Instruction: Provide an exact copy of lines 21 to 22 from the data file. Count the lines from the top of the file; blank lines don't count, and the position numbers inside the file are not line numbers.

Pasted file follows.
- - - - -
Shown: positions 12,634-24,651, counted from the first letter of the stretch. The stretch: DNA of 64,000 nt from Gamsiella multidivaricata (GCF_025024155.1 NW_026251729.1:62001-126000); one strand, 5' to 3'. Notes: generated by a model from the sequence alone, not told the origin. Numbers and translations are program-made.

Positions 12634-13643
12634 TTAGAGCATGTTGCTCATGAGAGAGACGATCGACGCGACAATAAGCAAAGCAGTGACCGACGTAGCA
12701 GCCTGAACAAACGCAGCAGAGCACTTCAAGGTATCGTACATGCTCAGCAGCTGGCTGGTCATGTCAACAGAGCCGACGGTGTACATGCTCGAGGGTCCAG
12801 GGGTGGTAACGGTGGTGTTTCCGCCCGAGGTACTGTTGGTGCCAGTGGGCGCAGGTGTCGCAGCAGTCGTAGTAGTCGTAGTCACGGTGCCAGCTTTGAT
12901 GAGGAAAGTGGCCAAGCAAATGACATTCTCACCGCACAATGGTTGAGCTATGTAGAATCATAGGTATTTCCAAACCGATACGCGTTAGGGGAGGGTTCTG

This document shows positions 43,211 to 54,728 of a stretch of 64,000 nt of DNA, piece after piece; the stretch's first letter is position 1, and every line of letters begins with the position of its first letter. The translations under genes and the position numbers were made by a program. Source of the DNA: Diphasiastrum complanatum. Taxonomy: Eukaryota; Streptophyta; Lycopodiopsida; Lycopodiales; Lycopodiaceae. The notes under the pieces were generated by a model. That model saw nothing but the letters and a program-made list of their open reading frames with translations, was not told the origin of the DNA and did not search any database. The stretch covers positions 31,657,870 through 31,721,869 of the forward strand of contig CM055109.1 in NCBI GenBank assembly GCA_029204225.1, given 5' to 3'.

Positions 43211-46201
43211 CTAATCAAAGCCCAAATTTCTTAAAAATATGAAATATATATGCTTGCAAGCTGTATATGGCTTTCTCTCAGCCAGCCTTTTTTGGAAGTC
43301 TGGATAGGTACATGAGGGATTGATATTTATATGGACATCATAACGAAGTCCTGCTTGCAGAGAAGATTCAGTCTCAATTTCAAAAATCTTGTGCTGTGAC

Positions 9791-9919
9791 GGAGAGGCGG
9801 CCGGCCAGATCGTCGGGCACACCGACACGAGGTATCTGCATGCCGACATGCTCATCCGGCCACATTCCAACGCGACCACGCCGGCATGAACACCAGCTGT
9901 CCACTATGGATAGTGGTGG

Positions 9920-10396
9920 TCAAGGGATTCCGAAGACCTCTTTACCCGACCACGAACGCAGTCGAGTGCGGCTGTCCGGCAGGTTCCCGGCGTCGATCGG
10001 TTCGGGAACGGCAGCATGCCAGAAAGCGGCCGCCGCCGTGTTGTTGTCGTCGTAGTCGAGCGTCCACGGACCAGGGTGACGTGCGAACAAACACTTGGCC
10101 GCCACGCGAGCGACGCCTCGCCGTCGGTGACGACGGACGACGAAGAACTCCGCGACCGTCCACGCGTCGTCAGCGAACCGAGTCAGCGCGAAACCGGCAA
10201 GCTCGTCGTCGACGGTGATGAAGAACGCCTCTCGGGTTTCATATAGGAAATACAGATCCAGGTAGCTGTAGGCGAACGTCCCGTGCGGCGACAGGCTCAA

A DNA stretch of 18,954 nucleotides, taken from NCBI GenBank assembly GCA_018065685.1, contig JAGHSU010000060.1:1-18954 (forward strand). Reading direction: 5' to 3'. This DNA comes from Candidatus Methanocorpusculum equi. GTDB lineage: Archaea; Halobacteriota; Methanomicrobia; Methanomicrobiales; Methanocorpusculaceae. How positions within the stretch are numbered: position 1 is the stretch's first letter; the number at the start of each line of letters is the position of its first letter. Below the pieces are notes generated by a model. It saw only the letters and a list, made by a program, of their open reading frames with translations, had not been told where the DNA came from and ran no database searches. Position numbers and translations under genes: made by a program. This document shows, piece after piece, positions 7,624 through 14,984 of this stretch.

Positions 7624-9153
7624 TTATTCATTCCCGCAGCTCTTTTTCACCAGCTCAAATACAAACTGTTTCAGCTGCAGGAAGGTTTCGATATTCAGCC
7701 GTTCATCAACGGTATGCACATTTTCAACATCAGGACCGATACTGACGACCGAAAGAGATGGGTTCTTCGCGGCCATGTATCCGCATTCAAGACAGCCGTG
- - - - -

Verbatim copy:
Positions 7624-9153
7624 TTATTCATTCCCGCAGCTCTTTTTCACCAGCTCAAATACAAACTGTTTCAGCTGCAGGAAGGTTTCGATATTCAGCC